Donald Fagen said Steely Dan might have looked more like the Grateful Dead if their own approach to music hadn’t worked.
He and his late collaborator Walter Becker struggled to find a place in their early days, and in a new interview with Rolling stone he recalled that they were originally inspired by Frank Zappa after seeing him rehearse and perform in the Village neighborhood of New York. “We loved what he was doing on stage and the humor, like a combination of Lenny Bruce and hippie humor and counterculture,” Fagen said.
“And then the dead, we both appreciated them for various reasons, also the counter-culture. But… we were sort of halfway between the counter-culture and all that came after. We didn’t. never took it seriously. There was something good about it, but on the other hand, we could see how it had to fail. “
He continued, “But we loved the Dead; we especially liked some of their songs and the way they played together. He acknowledged that some of the Dead shows they attended were a “mess… but overall they had a really good groove, and the way they interacted musically was very appealing to us. At one point I think if we hadn’t gone our way, maybe we would have tried to do something more improvised like The Dead. He noted that they had also been influenced by the Velvet Underground, “perhaps to a lesser degree” and that all of their artists of interest dated back to Bob Dylan, “because there would be none of that. without Bob “.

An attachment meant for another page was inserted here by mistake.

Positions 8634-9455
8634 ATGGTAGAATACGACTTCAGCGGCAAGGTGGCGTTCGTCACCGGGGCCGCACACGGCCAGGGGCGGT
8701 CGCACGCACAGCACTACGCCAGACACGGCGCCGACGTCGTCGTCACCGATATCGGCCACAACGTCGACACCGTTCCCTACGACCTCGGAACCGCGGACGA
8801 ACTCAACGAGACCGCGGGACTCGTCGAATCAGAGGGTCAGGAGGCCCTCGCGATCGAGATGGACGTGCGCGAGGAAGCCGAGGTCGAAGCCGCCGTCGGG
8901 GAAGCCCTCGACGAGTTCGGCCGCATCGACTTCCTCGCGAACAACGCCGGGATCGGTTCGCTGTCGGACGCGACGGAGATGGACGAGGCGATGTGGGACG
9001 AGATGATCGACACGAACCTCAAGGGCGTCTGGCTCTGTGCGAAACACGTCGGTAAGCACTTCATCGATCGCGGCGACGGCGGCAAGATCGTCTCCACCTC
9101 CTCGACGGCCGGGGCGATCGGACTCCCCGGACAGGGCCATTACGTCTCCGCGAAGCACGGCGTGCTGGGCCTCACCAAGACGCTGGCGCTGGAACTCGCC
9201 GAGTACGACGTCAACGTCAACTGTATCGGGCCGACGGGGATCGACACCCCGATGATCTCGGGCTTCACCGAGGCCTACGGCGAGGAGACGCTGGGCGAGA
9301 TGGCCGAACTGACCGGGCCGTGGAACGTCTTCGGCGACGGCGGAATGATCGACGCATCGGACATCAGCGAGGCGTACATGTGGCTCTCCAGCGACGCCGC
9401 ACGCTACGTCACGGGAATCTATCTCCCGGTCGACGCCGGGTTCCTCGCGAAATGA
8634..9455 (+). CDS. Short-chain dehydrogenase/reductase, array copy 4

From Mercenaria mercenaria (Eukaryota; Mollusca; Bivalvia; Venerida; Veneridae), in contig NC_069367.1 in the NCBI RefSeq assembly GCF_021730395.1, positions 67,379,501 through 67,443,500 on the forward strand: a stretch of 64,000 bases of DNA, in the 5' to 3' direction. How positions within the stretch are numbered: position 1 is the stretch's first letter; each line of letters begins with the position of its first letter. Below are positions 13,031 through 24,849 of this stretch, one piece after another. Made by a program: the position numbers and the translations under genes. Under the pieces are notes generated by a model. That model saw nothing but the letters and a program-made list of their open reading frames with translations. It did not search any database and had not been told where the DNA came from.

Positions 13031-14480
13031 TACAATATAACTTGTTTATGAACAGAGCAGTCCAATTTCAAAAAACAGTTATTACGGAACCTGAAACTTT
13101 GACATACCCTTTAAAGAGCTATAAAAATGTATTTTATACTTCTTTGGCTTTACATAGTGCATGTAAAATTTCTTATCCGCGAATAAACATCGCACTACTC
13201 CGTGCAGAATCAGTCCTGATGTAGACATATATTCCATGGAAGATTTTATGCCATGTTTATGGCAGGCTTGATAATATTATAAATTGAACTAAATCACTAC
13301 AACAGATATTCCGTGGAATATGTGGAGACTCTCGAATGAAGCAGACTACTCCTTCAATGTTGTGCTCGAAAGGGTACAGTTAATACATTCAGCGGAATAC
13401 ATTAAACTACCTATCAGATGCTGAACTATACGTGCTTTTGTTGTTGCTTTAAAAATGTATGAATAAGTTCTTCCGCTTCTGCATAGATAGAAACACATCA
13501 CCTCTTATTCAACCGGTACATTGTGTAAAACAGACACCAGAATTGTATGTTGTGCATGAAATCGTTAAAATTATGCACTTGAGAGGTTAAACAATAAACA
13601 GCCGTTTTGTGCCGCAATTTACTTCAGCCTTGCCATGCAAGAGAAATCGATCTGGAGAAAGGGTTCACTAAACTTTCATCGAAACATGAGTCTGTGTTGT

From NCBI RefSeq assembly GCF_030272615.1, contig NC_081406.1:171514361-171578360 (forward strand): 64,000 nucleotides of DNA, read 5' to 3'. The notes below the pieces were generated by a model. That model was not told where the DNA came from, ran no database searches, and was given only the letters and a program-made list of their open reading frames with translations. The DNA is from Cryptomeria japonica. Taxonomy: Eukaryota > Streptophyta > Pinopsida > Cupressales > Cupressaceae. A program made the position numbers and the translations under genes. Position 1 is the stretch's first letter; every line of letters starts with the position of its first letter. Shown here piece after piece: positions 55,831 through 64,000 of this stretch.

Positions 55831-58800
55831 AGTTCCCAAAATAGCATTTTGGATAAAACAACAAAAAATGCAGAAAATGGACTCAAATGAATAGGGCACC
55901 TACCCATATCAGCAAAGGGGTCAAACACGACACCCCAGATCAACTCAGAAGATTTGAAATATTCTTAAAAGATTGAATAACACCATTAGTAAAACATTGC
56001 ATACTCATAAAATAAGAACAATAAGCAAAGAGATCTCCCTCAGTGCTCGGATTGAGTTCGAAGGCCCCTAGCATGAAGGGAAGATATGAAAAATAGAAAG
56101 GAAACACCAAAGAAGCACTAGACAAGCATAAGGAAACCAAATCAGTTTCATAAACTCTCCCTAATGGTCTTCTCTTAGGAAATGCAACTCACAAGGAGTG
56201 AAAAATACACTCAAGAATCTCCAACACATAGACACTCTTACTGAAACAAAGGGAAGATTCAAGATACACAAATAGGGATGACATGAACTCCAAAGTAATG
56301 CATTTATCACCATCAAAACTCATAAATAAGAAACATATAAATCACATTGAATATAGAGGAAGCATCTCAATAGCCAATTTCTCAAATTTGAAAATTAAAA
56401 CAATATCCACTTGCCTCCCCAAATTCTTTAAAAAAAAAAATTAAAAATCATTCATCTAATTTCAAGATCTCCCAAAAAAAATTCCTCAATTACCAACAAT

One element that likely would have persisted in whatever direction Steely Dan took was humor, said Fagen, who accepted that writing songs with Becker was about “trying to make yourself laugh” to a large extent. “Yeah, pretty much, until the last song we ever wrote. It was one of my favorite things – getting together with him and trying to crack him. And vice versa.”
This humor was also present in their music. “From the start, due to our jazz background, we thought it was hilarious to play those 13th chords on a loud, distorted electric guitar,” he said. “There was just a kind of irony involved in the whole project, and it worked with the lyrics we were writing.
When asked to select the songs he finds the most entertaining, he replied, “’Gaucho’ is pretty funny. To me, they’re all funny. Some of the older, younger songs like “Hey Nineteen” and “Janie Runaway” always make us laugh. “
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